of black Ferguson teen appeals for calm at funeral
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[August 25, 2014]
By Nick Carey and Edward McAllister
FERGUSON Mo. (Reuters) - The father of
Michael Brown, the black teenager who was shot dead by a white police
officer in Ferguson, Missouri on Aug. 9, appealed for calm as family,
politicians and activists gathered for the funeral on Monday following
weeks of unrest.
The sometimes violent protests have spawned headlines around the
world and have focused attention on racial issues in the United
States. Local police have been criticized for mass arrests and the
use of heavy-handed tactics and military gear.
"All I want tomorrow is peace while we lay our son to rest," Michael
Brown Sr. said at a rally against police violence that he led on
Sunday with civil rights leader Reverend Al Sharpton.
"Please, that's all I ask," he told the crowd of hundreds, including
the parents of Trayvon Martin, the Florida teenager shot dead by a
neighborhood watch volunteer in 2012.
Sharpton, who will also attend the funeral, said: "We don't want
anything tomorrow that will defile Michael Brown's name."
Authorities remained braced for a possible flare-up around the
funeral, although clashes between protesters and police had
significantly decreased by midweek and the National Guard began a
gradual withdrawal from the St. Louis suburb on Friday.
The White House said it was sending three presidential aides to the
service at a St. Louis Baptist church and a large turnout was
expected both inside and outside.
Hours before the 10 a.m. funeral, rights leader Reverend Jesse
Jackson told Reuters: "I think people will be under control. I think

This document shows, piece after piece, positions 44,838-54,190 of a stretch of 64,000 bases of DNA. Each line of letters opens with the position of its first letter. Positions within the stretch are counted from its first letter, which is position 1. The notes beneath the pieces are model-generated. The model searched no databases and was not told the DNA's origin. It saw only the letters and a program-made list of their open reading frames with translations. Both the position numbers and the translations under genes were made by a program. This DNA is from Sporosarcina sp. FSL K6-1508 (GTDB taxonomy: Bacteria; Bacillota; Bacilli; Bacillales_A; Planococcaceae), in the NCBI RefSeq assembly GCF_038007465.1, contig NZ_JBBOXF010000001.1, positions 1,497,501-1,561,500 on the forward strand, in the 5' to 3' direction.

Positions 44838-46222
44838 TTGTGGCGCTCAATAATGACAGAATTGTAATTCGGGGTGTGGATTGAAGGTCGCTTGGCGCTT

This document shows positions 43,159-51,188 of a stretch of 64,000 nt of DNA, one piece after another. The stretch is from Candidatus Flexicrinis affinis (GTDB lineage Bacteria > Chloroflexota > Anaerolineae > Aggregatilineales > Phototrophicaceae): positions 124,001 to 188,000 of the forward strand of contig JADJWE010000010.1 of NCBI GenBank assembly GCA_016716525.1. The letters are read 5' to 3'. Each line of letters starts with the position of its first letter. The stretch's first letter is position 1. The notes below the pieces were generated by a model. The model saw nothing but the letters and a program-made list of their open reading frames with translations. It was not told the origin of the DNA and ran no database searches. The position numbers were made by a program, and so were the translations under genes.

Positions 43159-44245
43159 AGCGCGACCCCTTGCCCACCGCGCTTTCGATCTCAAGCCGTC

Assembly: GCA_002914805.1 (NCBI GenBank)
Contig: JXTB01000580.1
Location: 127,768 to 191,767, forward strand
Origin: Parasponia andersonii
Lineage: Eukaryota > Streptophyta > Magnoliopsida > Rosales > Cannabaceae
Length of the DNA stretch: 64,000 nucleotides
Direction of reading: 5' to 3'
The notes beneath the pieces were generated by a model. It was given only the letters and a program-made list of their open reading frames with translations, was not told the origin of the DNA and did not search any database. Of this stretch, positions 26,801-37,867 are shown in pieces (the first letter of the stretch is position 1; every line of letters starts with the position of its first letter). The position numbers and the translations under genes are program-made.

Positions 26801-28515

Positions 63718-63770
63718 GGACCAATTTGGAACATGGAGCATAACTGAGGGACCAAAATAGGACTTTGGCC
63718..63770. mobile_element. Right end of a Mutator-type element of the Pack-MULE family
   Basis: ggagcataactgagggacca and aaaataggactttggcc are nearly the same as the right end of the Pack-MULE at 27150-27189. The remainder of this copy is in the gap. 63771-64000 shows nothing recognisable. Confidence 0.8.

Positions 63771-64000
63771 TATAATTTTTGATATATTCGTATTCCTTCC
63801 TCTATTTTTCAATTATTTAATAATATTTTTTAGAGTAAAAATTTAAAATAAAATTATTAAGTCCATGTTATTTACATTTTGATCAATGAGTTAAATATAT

people will leave ... feeling inspired."
"Ferguson is a part of a bigger national urban cancer. This crisis
is a metaphor for the urban American crisis," he said.
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On Sunday evening, only a handful of people gathered at the site of
the recent protests, greatly outnumbered by a visible but
unobtrusive police presence.
Speaking on CBS' "Face the Nation," Democratic Representative Lacy
Clay of Missouri, who is slated to speak at the funeral, said he had
promised Brown's parents he would push for a transparent
investigation into his death.
"I'm more concerned that if we do not get to the truth and get to
what actually happened and bring justice to this situation, then
there’s going to be a problem in the streets," he said.
A grand jury began hearing evidence on Wednesday, a process the
county prosecutor said could take until mid-October.
"The real question is how quickly the killer has to pay the price,"
Jackson said early on Monday.
(Editing by Chris Michaud and Louise Ireland)
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